Concerns over mounting male health problems and revolutionary approaches triggered by introduction of birth control pills for women and drugs against impotence for men have become catalysts for open discussions.
A world forum on male health was held last week in Buenos Aires. In recent years, conferences devoted to male sexual and reproductive health are taking place now and then.
Studies have shown that at least one out of every ten marriages is infertile. Whilst in the past the blame for infertility was generally laid on women, now it appears to be shared by both parents alike.
Impotence caused by erectile dysfunction has become the main factor contributing to male infertility. This condition, making it impossible for a man to have children, is aggravated by inability to have sex, which is quite a crucial component of life.
It was the “blue pill” that made wonders and rectified a weakness of nature. The pharmaceuticals market offers a variety of drugs allowing additional convenience for men. There are pills that can be taken before a sexual intercourse, or those with sustained action. Most likely that pills for radical treatment of erectile dysfunction may emerge soon.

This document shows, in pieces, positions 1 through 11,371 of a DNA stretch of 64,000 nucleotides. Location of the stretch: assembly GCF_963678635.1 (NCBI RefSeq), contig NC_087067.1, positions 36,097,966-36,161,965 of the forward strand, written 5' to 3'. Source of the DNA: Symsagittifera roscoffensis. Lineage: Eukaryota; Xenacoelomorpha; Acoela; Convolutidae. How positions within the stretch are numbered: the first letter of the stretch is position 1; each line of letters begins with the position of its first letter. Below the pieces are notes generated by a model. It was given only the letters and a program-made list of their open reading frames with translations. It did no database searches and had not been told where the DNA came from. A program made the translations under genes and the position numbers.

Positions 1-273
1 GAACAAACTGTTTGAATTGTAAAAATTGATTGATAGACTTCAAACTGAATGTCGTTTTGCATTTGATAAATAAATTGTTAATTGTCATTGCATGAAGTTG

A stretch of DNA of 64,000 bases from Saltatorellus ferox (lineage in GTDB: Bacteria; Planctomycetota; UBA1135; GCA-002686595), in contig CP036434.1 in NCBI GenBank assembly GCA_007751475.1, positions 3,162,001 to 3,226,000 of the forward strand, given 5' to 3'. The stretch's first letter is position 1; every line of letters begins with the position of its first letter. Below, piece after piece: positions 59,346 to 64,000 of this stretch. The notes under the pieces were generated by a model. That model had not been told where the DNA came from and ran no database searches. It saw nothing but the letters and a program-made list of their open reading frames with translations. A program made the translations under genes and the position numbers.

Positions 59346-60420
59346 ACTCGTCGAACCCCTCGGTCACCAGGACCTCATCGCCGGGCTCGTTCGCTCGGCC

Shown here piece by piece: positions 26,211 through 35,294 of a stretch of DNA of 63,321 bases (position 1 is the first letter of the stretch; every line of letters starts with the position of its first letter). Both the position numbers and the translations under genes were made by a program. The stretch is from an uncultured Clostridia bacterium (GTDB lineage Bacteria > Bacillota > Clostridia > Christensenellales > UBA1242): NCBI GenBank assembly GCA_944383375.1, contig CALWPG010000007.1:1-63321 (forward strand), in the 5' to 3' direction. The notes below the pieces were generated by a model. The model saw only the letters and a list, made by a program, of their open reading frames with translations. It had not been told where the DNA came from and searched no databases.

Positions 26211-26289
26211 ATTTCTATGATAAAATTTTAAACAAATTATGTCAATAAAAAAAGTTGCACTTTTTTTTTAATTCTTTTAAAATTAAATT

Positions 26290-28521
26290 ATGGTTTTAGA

Today, other aspects of the problem are coming into being, i.e. to what extent society as a whole and its male component are ready to accept and make use of technology advancements, and the level of our sex culture and education.
According to Igor Kon, the prominent Russian sociologist, Academician of the Russian Academy of Sciences, countries with low sexual culture show low economic performance since their population is too inhibited to realize their ambitions in full. A good opposite example is Japan with its high rates of economic development with over 44 percent of men remaining sexually active after 70, not to mention younger ages.
Andrologists say that over 70 percent of men think about sex “often or very often”. Science does its best to make them not just think.
Translated by ZM